Cross-border shipping rates will increase for many U.S. shippers on July 1 as countries begin to self-declare postal rates based on the deal reached by the Universal Postal Union (UPU) in September.
Consolidators, postage sellers and other cross-border service providers, including Asendia USA, DHL eCommerce, EasyPost, FedEx Cross Border, Passport Shipping, Pitney Bowes, Shippo, Stamps.com, UPS Mail Innovations among others, received new contracts from USPS in late May. But many have yet to alert shippers of the change, Kate Muth, executive director of the International Mailers Advisory Group (IMAG), told Supply Chain Dive.
Without explicit communication from service providers, shippers may be confused as to when and whether their rates will go up. "Anyone who is a bulk shipper, your rates are going up," Muth said.
Some IMAG members have been waiting for a letter from the USPS explaining the reasoning behind the rate changes, according to Muth. The timeline for self-declaring rates is counter to the usual January USPS contract renewals, so contract rates will not correspond to a publicly visible retail rate increase at the post office.
"They really need this letter to show here’s why we’re doing this — especially when we’re in the middle of a pandemic, the economy is so bad and service has been challenging to say the least because of the loss of airlift," Muth said.
The July 1 implementation date was mandated in the approved UPU deal. The U.S. submitted its self-declared rates as directed before March 1 and the UPU made them available to members on March 30. The U.S. Postal Regulatory Commission published the rates on April 6. But these rates are only part of the story for cross-border shippers.
Cross-border postage rates represent the combination of three services:
- The domestic service by the postal carriers in the country of origin.
- The foreign postal service that takes over the parcel or mail after it crosses the border into the destination country.
- Handling costs of the service provider.
The increase shippers will see therefore is a highly variable, but IMAG members have estimated the USPS inbound rate from China will increase 100% or more from the existing rate. Shipping cost from the U.S. to Canada is going up around 50%, more for light items due to the way Canada structured its rates.
The main concern that led the U.S. to threaten withdrawal from the UPU in October 2018 was classification of China with other developing nations — making it cheaper to ship a parcel weighing under 4.4 pounds from a retailer in China than to ship the same item domestically in many cases.
"It does appear that the way the U.S. has structured its rates will take care of the market distortion. We seem to have set the rate in the spirit of how the resolution was passed," Muth said, referring to the 70% of domestic rate cap on this initial set of self-declared rates.
At the same time the U.S. submitted its rates, 31 countries set reciprocal rates, meaning they were able to set rates for U.S.-based shipments only and will have the opportunity to self-declare for the rest of UPU membership at a later date.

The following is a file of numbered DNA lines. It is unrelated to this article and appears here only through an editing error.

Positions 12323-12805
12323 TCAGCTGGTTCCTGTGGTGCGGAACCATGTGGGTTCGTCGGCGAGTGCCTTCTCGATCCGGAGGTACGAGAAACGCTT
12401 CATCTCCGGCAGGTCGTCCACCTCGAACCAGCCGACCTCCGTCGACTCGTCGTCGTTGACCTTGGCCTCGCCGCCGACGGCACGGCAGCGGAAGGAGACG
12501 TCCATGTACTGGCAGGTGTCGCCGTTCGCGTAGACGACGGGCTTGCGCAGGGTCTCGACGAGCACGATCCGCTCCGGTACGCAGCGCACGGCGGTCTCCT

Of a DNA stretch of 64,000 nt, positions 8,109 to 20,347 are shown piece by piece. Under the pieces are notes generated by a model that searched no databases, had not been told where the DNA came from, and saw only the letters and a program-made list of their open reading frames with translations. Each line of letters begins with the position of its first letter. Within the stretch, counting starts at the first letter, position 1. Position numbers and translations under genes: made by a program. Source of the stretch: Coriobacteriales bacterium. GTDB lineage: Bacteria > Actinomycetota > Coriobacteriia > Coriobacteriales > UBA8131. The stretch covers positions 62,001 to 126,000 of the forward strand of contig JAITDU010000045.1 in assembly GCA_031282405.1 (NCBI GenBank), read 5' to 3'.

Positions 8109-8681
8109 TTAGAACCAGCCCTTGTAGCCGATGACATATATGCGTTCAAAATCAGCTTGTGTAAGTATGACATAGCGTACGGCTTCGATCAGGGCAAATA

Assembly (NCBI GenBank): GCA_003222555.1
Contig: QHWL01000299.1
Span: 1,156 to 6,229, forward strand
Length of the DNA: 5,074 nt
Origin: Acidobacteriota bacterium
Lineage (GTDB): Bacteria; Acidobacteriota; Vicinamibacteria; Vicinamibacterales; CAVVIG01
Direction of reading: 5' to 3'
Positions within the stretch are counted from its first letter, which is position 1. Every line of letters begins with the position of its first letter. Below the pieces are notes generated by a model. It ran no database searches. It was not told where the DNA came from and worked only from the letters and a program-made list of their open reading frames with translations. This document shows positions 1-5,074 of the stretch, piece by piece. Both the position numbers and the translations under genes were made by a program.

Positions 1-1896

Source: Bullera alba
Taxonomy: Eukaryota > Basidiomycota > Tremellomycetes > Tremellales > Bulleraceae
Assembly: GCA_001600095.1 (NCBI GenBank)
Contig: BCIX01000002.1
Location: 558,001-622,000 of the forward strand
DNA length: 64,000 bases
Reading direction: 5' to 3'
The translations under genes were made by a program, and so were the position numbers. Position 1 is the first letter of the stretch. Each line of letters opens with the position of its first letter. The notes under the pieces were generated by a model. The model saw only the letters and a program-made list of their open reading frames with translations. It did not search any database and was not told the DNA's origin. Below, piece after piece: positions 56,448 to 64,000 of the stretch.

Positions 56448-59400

The reciprocal rates, according to Muth, portend a more scattered, less standardized global cross-border postage structure — with some countries leaning entirely on the weight of the parcel or mailer to determine price, while others are using a per piece standard.
Carriers usually attempt to give 30 days notice to shippers when a rate change is imminent, Muth said. In addition to shippers scrambling to understand the new cost structure of international commerce, service providers changing rates need to update software and pricing algorithms. Since many shipping providers received their new USPS contracts on or after May 29, according to Muth, the timeline for this change has been compressed.
IMAG has been concerned about shipper perception of the change at least since late May when Muth sent a letter to the Chief Customer and Marketing Officer and EVP for USPS Jakki Strako requesting a letter of explanation of the price increases for shippers. A USPS spokesperson told Supply Chain Dive USPS responded to IMAG on June 5, but did not comment on whether or not it would provide the requested letter.
The pandemic has eroded cross-border e-commerce volume and reliability of postal and customs service worldwide. "In what world would you ever raise prices right now?" Muth said.
As of Tuesday morning, Muth said IMAG was still hopeful USPS would offer a "Dear Customer" letter for service providers to share with shippers.
Alex Yancher, CEO of Passport, an international carrier, told Supply Chain Dive he is passing on the rate increase to his customers in some cases and turning to USPS alternatives in others. The CEO felt he couldn't wait for the USPS with the clock ticking. "I do not know for certain the letter is coming so can’t wait for it to communicate with customers," Yancher said.
Stamps.com negotiated its own deals with international carriers and built out its GlobalPost network in 2019 to be ready for price increases like the ones coming July 1. As a result, most Stamps.com shippers will not see a price increase next month, Vice President of Online Marketing Eric Nash told Supply Chain Dive via email.
"Stamps.com just received the new international rates and are still analyzing the changes. However, we will be reaching out to all potentially impacted customers sometime this week to go over alternative options to maintain current pricing levels," Nash said.
As cross-border service providers wait for word from USPS, another rate change is on the horizon in January when more countries will be able to self-declare reciprocal rates with the U.S. and the USPS adjusts its prices as usual.
This story was updated with comment from Stamps.com.